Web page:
The Night Chicago Died

May 25, 2024

This month I’m focusing on One Hit Wonders of the 70s.

Today our song is:  The Night Chicago Died

Wikipedia tells us this about the song:

"The Night Chicago Died" is about a shoot-out between the Chicago Police and gangsters tied to Al Capone. It was inspired by the real-life Saint Valentine's Day Massacre, although that involved Capone's men killing seven of Bugs Moran's gang members and had nothing to do with the police. No confrontation large enough to leave around one hundred police deaths ever happened. Al Capone was arrested in 1932 for income tax evasion.

The song's events supposedly take place "on the East Side of Chicago". Chicago has three commonly referred-to regions: the North Side, the West Side and the South Side. There is no East Side, as Lake Michigan is immediately east of Downtown Chicago. While there is an area of Chicago known as "East Side", it is a neighborhood on the Far South Side on the Illinois/Indiana state line. East Side is also several miles away from where Capone lived on Prairie Avenue in Chicago. Furthermore, in the 1920s, East Side was known for being a quiet, residential, and predominantly Eastern European neighborhood—a sharp contrast from the site of the bloodbath described in the song.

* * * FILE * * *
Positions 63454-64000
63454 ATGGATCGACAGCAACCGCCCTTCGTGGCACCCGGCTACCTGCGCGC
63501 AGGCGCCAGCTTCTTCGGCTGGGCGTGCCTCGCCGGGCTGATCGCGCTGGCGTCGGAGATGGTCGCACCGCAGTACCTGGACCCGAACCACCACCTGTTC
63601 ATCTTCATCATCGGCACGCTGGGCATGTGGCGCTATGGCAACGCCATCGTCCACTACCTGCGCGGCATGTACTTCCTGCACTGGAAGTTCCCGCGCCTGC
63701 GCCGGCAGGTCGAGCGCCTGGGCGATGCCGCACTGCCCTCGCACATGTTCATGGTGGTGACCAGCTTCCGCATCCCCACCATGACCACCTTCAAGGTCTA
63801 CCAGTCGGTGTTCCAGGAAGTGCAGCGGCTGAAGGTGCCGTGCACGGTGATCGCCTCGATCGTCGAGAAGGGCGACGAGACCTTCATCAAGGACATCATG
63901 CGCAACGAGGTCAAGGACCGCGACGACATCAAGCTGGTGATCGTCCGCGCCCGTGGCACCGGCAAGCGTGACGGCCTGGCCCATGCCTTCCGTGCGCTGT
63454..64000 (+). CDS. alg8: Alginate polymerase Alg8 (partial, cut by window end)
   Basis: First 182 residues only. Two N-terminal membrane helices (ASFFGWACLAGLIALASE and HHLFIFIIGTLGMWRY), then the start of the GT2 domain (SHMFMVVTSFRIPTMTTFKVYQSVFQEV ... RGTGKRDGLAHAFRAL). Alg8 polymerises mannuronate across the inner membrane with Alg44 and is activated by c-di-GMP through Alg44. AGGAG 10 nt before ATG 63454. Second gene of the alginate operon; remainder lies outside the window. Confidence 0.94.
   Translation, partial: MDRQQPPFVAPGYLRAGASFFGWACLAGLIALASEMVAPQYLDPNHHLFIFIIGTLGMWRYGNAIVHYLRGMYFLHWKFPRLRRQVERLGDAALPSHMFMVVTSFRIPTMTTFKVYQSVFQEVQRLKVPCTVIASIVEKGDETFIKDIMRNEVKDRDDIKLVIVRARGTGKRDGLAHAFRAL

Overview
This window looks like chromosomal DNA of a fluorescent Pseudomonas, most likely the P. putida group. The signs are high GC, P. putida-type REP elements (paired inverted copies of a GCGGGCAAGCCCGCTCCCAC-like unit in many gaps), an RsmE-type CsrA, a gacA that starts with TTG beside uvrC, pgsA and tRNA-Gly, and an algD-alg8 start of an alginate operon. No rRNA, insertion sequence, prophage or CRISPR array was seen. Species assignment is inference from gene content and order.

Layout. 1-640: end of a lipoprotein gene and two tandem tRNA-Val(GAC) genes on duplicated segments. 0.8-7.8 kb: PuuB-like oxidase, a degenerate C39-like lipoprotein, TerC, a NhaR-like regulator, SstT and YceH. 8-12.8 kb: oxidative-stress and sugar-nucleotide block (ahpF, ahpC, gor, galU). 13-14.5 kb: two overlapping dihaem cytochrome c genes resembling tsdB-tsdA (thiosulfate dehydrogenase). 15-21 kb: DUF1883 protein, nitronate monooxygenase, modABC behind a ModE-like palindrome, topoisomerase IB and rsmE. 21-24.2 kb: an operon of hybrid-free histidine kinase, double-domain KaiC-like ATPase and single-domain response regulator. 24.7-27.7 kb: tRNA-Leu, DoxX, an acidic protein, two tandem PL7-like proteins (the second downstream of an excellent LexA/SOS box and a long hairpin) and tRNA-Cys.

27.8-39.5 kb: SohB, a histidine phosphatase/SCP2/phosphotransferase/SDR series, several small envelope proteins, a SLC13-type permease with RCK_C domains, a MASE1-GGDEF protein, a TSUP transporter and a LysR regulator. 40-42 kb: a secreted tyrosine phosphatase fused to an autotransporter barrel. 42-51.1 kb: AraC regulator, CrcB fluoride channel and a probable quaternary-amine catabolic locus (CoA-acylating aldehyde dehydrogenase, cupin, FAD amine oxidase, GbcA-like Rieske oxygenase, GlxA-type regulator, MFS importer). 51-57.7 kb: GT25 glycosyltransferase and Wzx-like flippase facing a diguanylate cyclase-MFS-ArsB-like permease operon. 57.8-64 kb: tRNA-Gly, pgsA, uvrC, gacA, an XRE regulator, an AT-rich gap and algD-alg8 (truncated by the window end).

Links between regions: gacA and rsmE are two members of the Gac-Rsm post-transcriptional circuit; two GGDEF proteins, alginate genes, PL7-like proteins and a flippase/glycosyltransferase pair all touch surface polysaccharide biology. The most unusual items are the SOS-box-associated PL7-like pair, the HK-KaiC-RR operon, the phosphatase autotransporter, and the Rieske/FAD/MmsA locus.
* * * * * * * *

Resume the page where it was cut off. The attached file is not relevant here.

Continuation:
Songwriters Peter Callender and Mitch Murray said in interviews (most notably on Beat Club shortly after the song's smash success) that they had never been to Chicago before that time, and that their knowledge of the city and that period of its history had been based on gangster films. (Callender defended his interpretation of Chicago's geography by saying, "There's an East Side of everywhere!")

As reported by

" England there were at least a few young men that didn’t have all the facts straight, and in the 1970s their pop group from Nottingham turned their romantic misunderstanding of American history into a historically dubious yet gloriously catchy hit record. Though it was never intended for the American market, Paper Lace’s "The Night Chicago Died" crossed the Atlantic and became a #1 hit on the U.S. pop charts..."

Paper Lace sent the song to the mayor of Chicago, Richard Daley, who greatly disliked it. A member of Daley's staff is quoted as saying that Paper Lace should "jump in the Chicago River, placing your heads under water three times and surfacing twice. Pray tell us, are you nuts?”



  1. That's old man Daley, not his son, who was also dah Great Mare of Chicagah...

  2. Yes...I absolutely l9ve this song but, when I was a kid, I didn't listen to the lyrics, so I thought it was about the great fire. I related it to a TV movie about the event where 2 drs go vack in time


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